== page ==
This gave the International Bureaucrats a shot at selling some new Crisis, and the Crisis they picked was Global Warming. Global Warming sold well, especially after a number of senior Meteorologists discovered that could get SERIOUS grant money to create and tweek FAKE “climate forecasts”.

    Oh, an interesting side note is that the ENTIRE field of Chaos Theory was born from the early Weather Forecasting programs. A meteorologist kinda guy was AMAZED to discover that changing the value of a temperature projection in its 2nd or 3rd decimal place COMPLETELY changed the temperatures forecast for next month. So the details of Earth’s atmosphere a month from now are CRITICALLY dependent on the Initial Conditions right now. Global Warming projections use the same general approach in their attempts to forecast Weather 5 or 10 YEARS from now, which is nonsense.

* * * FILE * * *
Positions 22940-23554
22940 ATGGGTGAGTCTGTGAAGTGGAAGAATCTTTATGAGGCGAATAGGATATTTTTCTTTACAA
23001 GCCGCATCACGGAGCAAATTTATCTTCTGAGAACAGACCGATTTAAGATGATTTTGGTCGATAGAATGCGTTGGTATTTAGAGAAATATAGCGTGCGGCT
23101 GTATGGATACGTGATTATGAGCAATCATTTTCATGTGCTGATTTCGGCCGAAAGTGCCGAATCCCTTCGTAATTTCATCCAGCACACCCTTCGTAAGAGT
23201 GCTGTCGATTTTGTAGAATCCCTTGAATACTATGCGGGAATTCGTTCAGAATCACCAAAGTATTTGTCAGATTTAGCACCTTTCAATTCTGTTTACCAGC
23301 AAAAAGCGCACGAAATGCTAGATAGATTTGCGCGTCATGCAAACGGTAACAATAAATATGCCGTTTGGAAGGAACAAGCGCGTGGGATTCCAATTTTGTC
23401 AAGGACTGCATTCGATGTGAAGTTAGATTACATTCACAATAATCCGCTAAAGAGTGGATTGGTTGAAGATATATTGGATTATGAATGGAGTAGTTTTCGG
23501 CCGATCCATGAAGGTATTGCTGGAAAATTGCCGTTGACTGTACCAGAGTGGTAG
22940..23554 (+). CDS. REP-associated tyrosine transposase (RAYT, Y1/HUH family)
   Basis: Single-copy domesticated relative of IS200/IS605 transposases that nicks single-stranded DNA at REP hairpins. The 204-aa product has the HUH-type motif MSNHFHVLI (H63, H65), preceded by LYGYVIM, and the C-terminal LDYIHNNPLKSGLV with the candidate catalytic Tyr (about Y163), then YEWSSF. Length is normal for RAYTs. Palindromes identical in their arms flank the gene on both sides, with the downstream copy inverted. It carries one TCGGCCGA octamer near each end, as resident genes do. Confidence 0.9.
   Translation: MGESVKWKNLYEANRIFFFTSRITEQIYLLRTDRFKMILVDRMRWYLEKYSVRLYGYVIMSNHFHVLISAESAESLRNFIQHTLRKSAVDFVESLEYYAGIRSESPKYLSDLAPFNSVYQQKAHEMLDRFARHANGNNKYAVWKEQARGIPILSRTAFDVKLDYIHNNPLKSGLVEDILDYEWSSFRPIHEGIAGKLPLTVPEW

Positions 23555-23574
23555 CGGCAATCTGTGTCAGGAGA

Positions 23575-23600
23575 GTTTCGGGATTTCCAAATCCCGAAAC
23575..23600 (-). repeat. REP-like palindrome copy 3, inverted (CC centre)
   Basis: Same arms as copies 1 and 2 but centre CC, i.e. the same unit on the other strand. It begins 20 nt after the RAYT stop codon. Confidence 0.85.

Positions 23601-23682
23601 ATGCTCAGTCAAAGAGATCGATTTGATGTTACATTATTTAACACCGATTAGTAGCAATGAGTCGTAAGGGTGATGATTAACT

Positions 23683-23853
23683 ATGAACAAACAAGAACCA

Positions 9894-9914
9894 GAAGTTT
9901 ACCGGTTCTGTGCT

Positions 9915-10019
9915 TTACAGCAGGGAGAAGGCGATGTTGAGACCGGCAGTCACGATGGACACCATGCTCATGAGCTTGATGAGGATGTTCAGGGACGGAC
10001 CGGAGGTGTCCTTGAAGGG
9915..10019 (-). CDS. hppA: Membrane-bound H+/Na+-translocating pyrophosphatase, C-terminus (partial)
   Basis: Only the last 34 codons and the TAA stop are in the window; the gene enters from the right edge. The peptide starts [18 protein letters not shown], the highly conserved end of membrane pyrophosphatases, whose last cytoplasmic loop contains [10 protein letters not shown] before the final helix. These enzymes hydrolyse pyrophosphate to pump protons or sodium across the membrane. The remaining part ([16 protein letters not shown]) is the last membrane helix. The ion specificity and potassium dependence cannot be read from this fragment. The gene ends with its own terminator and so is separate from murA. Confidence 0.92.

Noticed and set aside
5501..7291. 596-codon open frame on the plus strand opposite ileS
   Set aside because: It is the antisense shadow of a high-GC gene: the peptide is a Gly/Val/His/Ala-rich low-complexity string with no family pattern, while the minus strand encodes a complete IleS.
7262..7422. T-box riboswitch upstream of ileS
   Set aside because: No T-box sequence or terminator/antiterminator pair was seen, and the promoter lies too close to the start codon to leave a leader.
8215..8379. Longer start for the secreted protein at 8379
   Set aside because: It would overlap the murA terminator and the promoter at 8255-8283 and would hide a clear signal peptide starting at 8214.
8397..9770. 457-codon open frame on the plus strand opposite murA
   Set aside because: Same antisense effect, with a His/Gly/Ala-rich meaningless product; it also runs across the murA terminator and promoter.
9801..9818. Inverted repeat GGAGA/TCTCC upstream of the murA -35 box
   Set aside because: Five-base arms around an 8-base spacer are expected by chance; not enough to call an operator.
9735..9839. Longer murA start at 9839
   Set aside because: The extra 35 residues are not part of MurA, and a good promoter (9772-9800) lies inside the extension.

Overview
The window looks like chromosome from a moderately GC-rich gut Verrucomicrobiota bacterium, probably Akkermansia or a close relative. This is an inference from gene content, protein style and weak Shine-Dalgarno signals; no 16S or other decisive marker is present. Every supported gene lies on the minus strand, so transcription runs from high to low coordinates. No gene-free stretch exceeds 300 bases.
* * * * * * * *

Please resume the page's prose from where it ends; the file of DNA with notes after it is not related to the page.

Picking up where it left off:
The only valid basis for true long term weather forecasting is analysis of Sun Spots, because we have CENTURIES of Sun Spot records to compare against sporadic reports of weather bad enough to cause crop failures, etc. The Global Warming guys of course HATE Climatologists who ask them why their computer models don’t use the well defined cycle of Sun Spots in their models.

  4. 4
    Ed George says:

    A follow-up to my comment at 2.

    Part of the problem with peer-review is the internet. It has resulted in a proliferation of “so-called” peer-reviewed on-line journals that would never pass the smell test of an impartial, professional journal. Every time I publish a paper in a journal, I get inundated with emails from other “journals” wanting me to submit a manuscript. I move them quickly to spam.